The highlight of the day was Crater Lake, the first time on the Pacific Crest Trail that the trail took me to a place I’d previously been to. I’ve been looking forward to this for quite some time: I last visited Crater Lake on a family vacation many years ago.
Cold and brisk outside, I got up at 6 am, and was on my way to Crater Lake a little after 7, hopeful that the smoke and fires would cooperate and I’d have a good view of Crater Lake today. The initial indications were not good; smoke filled the horizon.
The first stop of the day was Mazama Village, located a mile off-trail in Crater Lake National Park. There, a general store accepts hiker resupply packages, and there is a small shower and laundry facility, as well as a restaurant. A campground is also available, though I did not visit it.
I got a shower, which was a bit of an annoying proposition since all I had to dry myself off with was a (somewhat dirty) towel that usually hangs from my pack. I decided not to do laundry since I didn’t want to have to stay tethered to the laundry room; getting food from the restaurant was a much higher priority.
After a (slightly expensive, but still very tasty) meal, I returned to the general store to pick up my resupply package, which contained four days of food to make it 85 miles to Shelter Cove Resort, where I have another resupply package waiting. I’m suspecting I might have more food than necessary to reach Shelter Cove, especially if I keep up my recent pace, but there are worse problems to have.
I left Mazama Village a bit after 1:30, making it back to the PCT at 2, roughly a four hour detour. Another half hour brought me to the Rim Trail Alternate, which over the course of three different trails, departs the PCT, heads to the rim of Crater Lake, and follows the west side of the rim north, eventually reconnecting with the PCT after roughly 11 miles.
I got to the Crater Lake rim around 3:30, only to find that the caldera was completely filled with smoke: you could barely even see Wizard Island, and the rim on the far side of the lake was completely obscured. Needless to say, this was quite a let-down.
There was one improvement, though, over the last time I was here: the 30+ feet of snow that had been piled up alongside the roads when I had been here that summer were not present.
I continued hiking along the Rim Trail alternate, and noticed that there was still a nice breeze blowing in from the west. Along the Rim Trail, I noticed that as I got to each successive view of the lake, there seemed to be a little bit less smoke, and I was hopeful that I might yet get a good view of the lake.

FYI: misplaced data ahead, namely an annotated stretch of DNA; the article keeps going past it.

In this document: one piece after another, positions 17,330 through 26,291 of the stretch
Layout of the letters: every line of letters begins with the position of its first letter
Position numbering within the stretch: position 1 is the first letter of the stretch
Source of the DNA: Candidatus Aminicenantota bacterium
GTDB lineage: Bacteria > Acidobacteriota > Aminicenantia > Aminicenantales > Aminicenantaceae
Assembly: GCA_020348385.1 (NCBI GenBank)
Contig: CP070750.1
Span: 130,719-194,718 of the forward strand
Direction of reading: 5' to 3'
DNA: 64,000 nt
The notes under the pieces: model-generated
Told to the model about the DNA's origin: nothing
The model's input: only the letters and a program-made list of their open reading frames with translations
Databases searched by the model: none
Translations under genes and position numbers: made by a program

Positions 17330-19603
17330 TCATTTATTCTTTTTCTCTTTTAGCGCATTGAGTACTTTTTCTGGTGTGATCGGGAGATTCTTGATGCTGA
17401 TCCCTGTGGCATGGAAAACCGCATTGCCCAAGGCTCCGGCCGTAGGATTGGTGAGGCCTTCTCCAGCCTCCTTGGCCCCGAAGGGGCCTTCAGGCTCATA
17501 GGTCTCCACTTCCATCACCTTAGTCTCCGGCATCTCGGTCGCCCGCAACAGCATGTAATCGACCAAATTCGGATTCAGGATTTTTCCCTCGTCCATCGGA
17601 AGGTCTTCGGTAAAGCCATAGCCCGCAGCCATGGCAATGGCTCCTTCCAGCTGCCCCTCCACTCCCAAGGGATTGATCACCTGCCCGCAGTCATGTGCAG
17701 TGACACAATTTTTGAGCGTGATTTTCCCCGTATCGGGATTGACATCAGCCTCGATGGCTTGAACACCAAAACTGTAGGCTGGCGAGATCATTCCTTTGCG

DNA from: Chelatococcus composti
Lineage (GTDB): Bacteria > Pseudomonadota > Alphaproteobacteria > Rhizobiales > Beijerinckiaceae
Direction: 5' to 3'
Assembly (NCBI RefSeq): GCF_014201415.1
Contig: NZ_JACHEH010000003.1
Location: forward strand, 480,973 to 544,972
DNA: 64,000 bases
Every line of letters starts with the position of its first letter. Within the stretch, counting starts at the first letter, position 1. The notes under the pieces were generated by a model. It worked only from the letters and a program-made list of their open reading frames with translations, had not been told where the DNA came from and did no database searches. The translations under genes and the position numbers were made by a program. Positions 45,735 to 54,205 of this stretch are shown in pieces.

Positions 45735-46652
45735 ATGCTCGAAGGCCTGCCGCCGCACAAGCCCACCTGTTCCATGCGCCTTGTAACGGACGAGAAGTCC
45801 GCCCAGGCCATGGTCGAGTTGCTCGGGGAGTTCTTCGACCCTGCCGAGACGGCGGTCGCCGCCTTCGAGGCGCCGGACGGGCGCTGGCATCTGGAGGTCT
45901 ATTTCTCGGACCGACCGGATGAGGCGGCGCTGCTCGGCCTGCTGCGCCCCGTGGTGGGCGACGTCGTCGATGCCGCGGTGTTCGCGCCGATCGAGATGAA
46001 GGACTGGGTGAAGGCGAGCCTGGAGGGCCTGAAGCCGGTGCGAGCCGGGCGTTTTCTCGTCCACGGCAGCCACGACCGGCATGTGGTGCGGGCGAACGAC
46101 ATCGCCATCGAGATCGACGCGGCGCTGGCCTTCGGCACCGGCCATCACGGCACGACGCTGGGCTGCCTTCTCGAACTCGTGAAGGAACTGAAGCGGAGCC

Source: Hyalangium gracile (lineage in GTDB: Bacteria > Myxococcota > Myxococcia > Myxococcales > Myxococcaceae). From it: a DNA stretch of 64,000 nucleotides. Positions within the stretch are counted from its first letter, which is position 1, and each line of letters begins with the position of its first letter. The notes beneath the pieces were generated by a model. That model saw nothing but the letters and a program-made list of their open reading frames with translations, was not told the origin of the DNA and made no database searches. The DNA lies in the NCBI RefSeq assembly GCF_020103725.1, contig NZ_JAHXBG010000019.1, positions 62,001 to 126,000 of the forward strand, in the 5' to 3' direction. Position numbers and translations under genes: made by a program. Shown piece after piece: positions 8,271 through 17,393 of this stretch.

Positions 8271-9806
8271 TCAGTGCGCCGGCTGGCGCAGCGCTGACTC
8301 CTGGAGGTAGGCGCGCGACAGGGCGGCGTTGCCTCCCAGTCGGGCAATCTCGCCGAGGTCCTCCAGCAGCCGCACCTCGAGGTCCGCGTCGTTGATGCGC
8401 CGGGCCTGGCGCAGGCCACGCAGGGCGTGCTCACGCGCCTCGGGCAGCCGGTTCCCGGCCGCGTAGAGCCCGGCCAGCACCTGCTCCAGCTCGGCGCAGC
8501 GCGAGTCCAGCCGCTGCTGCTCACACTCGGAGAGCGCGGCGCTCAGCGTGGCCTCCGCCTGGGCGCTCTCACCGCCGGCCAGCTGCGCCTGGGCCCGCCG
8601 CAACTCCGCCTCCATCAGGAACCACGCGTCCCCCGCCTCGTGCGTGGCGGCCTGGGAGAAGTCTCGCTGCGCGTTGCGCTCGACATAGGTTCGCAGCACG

Indeed, as I proceeded along the rim, the smoke started to dissipate. By 4:30, the smoke in the caldera had significantly cleared, and it was possible to see across to the other side of the crater. By 5:30, the smoke had almost completely cleared, and the views were spectacular. It was almost like the smoke was the gift wrap on a birthday present that the wind slowly unwrapped for me. Really, the only thing that would have made the views better would have been if the sun had been overhead, illuminating everything evenly, especially the water.
A large portion of the Rim Trail was sandy, making it a bit harder to hike. Still, the views more than made up for it.
One of the mountains on the west side of the rim is The Watchman, atop which there is an observation tower. Although unmarked, the high point on the Rim Trail as it goes around The Watchman is higher than the Oregon/Washington PCT high point.
After making it most of the way around the rim, views to the north and west opened up, and it was the first time in a long time I could see something far in the distance clearly.
The unobstructed line-of-sight also made the source of one of the fires visible. Interestingly, the fire made two different wind patterns clearly visible: lower-level winds were blowing towards the south, but what little smoke managed to rise high enough was blown to the north, creating thin wisps in the sky that stretched out many miles. As the sun dropped in the sky, moving behind the smoke, the illumination made clear what was smoke and what were clouds.
Happily, the winds also cleared the smoke away from the trail, and for the first time in awhile, I couldn’t smell even a hint of fire in the air. I could see a great landscape out to a far distance for the first time since Mount Shasta, over two weeks ago.
I also saw snow relatively near the trail for the first time since Donner Pass: there was some snow still remaining on the north side of the rim. (Not that it was terribly close; it would have taken some effort to hike to the snow, but this was the first snow that was not on some far-off mountain.)
As the sun sunk in the sky, the breeze that had been blowing turned a bit cold. While I was out in the open along the rim, the temperature definitely started to drop. Once I reached the Grouse Hill Camp, around 8, the trees helped shelter from the wind, but it was still cooler than it had been recently.
The campsites I stopped at, just south of where the Rim Trail reconnects with the PCT, made today a 23.5 mile day, extending my 20+ mile streak to four days, a new record for me.